Marta Karazniewicz-Lada, Anna Glowka, Jakub Mikolajewski and Juliusz Przyslawski Pages 877 - 896 ( 20 )
Statins are cholesterol-lowering agents which belong to the group of the most commonly prescribed drugs. The use of statins has become the standard treatment in patients with an increased risk of cardiovascular and coronary heart diseases. However, many clinical studies have shown that 13 - 75% of patients fail to achieve LDL-cholesterol and total cholesterol target levels. The clinical implications of insufficient response include cardiovascular complications caused by atherosclerosis leading to acute myocardial infarction, stroke and death. The mechanism underlying statin resistance has been associated with genetic polymorphisms and nongenetic factors (e.g. concomitant diseases, drug-drug interactions, interactions with food and dietary supplements). The article provides a comprehensive update of the current knowledge regarding the role of genetic polymorphism and non-genetic determinants of cholesterol-lowering effect of statins. Dietary aspects of statin efficacy were also presented. The Pubmed search was performed to identify relevant papers from the last ten years which were included in the review. Consideration of the genetic and non-genetic determinants of pharmacological action of statins as well as mechanisms of drug-drug interactions may be useful in clinical practice for improving safety and efficacy of statin treatment.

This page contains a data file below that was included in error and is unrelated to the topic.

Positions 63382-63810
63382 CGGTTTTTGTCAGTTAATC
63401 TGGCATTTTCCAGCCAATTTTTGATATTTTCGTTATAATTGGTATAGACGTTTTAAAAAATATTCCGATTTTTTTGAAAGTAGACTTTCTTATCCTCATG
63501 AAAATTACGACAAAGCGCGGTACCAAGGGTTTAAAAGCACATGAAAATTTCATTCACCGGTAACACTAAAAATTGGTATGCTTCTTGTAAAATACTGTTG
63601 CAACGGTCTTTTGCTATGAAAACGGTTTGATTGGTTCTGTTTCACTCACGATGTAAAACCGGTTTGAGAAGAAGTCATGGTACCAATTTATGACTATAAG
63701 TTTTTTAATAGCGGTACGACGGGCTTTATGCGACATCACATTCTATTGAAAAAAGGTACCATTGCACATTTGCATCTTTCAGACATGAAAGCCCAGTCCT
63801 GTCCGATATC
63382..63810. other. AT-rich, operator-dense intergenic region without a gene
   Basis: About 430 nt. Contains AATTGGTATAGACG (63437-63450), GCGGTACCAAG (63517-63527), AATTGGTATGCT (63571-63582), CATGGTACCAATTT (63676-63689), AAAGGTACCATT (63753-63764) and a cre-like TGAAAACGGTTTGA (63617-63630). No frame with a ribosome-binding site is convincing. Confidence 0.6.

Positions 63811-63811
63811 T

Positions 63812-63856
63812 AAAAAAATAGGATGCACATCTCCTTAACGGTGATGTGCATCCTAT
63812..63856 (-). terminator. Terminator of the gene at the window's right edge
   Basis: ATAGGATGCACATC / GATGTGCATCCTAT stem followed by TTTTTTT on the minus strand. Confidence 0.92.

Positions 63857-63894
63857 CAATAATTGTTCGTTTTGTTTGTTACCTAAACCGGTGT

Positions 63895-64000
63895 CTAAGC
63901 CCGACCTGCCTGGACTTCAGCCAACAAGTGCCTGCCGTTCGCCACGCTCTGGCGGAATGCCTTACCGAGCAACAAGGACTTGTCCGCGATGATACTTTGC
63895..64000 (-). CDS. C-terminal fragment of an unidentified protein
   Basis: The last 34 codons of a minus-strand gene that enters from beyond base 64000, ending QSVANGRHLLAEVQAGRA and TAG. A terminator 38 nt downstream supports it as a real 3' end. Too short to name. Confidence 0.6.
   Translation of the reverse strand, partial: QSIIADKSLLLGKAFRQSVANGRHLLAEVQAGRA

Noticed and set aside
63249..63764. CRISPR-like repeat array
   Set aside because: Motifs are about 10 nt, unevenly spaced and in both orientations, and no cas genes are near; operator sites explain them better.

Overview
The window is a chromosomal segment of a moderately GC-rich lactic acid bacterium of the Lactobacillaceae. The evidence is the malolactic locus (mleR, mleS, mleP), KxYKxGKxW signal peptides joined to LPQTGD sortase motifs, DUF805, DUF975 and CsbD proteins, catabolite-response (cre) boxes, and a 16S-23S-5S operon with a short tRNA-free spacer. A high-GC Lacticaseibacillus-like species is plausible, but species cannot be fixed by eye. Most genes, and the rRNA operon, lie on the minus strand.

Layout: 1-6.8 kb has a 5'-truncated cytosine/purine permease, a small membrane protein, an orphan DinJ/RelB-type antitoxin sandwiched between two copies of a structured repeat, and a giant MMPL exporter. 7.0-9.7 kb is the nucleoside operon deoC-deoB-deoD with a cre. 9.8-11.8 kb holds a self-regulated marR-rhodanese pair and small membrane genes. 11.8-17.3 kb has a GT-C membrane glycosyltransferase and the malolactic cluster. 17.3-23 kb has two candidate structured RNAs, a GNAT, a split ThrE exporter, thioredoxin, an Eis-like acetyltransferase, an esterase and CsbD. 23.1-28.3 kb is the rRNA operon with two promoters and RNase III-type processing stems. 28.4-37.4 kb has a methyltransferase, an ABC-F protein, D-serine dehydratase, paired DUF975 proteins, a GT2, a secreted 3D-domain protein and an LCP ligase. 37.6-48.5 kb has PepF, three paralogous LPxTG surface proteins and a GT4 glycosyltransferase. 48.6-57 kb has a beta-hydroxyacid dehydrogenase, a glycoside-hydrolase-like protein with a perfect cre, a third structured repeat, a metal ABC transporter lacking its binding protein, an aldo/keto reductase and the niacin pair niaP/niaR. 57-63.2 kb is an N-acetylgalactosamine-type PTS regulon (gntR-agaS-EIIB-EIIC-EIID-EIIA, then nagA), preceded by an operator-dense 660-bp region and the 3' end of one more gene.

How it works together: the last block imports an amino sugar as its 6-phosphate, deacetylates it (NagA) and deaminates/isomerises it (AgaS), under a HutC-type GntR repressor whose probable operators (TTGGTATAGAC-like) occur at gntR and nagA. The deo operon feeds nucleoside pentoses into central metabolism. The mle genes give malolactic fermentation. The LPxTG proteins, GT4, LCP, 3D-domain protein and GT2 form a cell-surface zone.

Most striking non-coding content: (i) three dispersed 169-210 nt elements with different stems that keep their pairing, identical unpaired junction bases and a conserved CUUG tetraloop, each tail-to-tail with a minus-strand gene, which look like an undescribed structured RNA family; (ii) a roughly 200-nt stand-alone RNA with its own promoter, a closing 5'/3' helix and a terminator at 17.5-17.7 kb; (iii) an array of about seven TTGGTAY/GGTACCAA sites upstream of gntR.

Cholesterol-lowering agents, CYP450 polymorphism, dietary modulators, drug-drug interactions, pharmacogenetics, resistance to statin.
Department of Physical Pharmacy and Pharmacokinetics, Poznan University of Medical Sciences, 6 Swiecickiego Street, 60-781 Poznan, Poland.